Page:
• "Given the evidence in the literature to date (Table 1), it is likely that term pregnancy is associated with elevated IAP to which the patient has adapted. It is also likely that the IAP is elevated in the immediate postpartum phase as well [32,50], similar to the postoperative surgical populations [51]. What remains to be seen is whether preeclamptic patients truly have IAH, at what pressure does this occur, and whether IAH has a significant role the in the progression of the development of severe preeclampsia or HELLP. "
    [Show abstract] [Hide abstract]
    ABSTRACT: The last several decades have seen many advances in the recognition and prevention of the abdominal compartment syndrome (ACS) and its precursor, intra-abdominal hypertension (IAH). There has also been a relative explosion of knowledge in the critical care, trauma, and surgical populations, and the inception of a society dedicated to its understanding, the World Society of the Abdominal Compartment Syndrome (WSACS). However, there has been almost no recognition or appreciation of the potential presence, influence, and management of intra-abdominal pressure (IAP), IAH, and ACS in pregnancy. This review highlights the importance and relevance of IAP in the critically ill parturient, the current lack of normative IAP values in pregnancy today, along with a review of the potential relationship between IAH and maternal diseases such as preeclampsia-eclampsia and its potential impact on fetal development. Finally, current IAP measurement guidelines are questioned, as they do not take into account the gravid uterus and its mechanical impact on intra-vesicular pressure.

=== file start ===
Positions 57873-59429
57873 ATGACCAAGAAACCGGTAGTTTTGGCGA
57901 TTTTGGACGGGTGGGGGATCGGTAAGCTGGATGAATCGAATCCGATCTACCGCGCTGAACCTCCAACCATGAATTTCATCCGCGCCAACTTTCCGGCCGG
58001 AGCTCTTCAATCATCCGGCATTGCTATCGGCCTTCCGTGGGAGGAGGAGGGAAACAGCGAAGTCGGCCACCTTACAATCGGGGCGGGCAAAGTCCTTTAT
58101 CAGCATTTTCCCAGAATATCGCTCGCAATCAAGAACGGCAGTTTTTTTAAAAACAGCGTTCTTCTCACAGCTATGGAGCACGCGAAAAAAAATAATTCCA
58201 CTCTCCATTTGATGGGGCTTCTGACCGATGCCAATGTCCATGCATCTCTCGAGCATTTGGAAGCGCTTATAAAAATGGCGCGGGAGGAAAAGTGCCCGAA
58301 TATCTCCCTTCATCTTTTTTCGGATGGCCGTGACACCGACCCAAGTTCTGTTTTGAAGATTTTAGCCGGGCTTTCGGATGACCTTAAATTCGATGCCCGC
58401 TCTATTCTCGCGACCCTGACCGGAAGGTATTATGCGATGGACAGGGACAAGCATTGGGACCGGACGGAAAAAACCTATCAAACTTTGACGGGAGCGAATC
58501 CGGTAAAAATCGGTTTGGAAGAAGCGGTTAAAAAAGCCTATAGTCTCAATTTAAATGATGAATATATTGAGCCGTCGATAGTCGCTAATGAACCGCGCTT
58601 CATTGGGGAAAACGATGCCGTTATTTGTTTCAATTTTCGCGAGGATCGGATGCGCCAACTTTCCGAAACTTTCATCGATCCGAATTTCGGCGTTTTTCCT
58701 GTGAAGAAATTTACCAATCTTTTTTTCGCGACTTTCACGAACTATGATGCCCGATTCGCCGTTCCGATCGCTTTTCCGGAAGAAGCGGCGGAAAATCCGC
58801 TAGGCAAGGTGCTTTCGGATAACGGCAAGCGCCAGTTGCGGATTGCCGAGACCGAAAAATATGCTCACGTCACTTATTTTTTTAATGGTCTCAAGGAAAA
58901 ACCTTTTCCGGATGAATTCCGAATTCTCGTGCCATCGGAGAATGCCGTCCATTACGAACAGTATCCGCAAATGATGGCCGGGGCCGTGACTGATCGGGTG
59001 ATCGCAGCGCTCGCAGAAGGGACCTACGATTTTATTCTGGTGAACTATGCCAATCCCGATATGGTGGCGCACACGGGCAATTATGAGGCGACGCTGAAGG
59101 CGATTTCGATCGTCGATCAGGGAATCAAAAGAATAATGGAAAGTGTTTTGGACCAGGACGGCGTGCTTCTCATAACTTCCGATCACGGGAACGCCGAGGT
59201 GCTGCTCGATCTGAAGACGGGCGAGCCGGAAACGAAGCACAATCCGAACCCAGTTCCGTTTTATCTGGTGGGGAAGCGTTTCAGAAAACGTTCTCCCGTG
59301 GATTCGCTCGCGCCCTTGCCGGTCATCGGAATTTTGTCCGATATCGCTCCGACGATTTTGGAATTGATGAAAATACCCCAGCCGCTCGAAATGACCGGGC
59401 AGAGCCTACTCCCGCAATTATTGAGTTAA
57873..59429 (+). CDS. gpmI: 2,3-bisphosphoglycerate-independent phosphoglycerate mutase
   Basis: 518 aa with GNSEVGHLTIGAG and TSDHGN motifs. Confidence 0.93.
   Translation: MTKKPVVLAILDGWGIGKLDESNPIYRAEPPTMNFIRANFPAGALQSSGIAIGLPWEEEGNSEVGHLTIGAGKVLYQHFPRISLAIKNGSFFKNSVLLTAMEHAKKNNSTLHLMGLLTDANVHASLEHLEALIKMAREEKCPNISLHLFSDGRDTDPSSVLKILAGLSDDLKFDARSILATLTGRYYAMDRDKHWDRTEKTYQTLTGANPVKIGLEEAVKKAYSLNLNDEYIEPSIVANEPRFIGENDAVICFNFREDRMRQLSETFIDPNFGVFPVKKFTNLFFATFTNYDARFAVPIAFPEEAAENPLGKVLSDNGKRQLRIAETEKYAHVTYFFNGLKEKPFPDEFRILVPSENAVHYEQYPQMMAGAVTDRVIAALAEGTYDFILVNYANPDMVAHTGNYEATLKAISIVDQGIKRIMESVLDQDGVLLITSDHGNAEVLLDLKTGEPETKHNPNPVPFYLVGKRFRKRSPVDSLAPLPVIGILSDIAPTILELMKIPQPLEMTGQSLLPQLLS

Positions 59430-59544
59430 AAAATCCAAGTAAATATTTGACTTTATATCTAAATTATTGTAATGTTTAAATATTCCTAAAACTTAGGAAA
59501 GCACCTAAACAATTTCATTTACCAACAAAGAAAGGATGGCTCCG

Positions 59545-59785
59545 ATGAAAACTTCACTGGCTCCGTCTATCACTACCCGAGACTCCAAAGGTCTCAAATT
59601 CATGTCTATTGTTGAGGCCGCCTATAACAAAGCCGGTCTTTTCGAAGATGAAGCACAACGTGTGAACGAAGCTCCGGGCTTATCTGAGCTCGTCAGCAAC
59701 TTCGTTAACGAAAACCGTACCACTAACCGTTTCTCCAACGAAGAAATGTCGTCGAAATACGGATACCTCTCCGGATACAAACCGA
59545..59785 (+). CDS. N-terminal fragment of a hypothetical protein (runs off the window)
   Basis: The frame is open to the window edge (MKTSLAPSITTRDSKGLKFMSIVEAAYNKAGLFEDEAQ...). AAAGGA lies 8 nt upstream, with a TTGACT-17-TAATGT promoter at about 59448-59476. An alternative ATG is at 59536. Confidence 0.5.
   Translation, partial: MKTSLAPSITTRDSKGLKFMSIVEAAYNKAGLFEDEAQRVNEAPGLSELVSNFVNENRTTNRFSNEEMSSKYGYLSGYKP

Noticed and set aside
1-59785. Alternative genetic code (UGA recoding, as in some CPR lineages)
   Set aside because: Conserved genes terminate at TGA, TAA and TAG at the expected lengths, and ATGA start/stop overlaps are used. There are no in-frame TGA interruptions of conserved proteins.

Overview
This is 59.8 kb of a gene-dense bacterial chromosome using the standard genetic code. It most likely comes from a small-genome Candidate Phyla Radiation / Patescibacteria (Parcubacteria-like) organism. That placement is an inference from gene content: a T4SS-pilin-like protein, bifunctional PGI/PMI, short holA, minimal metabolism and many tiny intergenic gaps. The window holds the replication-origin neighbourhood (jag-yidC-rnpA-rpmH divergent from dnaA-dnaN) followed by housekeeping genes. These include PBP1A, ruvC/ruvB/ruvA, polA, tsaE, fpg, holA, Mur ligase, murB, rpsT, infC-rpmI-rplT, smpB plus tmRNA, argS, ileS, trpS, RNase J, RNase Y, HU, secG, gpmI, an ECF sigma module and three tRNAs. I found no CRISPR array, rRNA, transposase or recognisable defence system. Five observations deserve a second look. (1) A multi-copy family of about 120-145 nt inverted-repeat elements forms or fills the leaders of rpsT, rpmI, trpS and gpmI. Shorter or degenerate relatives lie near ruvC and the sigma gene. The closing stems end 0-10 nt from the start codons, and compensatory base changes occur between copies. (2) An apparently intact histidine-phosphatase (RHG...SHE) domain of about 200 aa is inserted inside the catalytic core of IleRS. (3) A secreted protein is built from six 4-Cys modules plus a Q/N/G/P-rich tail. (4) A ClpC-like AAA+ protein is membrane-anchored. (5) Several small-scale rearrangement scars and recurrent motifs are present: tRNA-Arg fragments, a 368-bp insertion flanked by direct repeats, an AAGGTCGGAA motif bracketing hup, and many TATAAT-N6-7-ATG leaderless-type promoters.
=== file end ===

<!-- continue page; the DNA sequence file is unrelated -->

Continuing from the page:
Annals of Intensive Care 07/2012; 2 Suppl 1(Suppl 1):S5. DOI:10.1186/2110-5820-2-S1-S5 · 3.31 Impact Factor
  • [Show abstract] [Hide abstract]
    ABSTRACT: A computer program called FIELDS (finite element design software) for the analysis of electric, magnetic, and thermal problems has been developed. The main programming language used is Fortran, with utility routines written in C and assembler. The total program size is in excess of 5000 lines. The goal of this project was to design a user-friendly, two-dimensional finite-element analysis package for IBM PC/XT. Users of the program need not understand the equations or algorithms involved. It is concluded that this program provides a low-cost alternative to mainframe computer-aided design
    Programmable Control and Automation Technology Conference and Exhibition, 1988. Conference Proceedings., Fourth Annual Canadian; 11/1988
Show more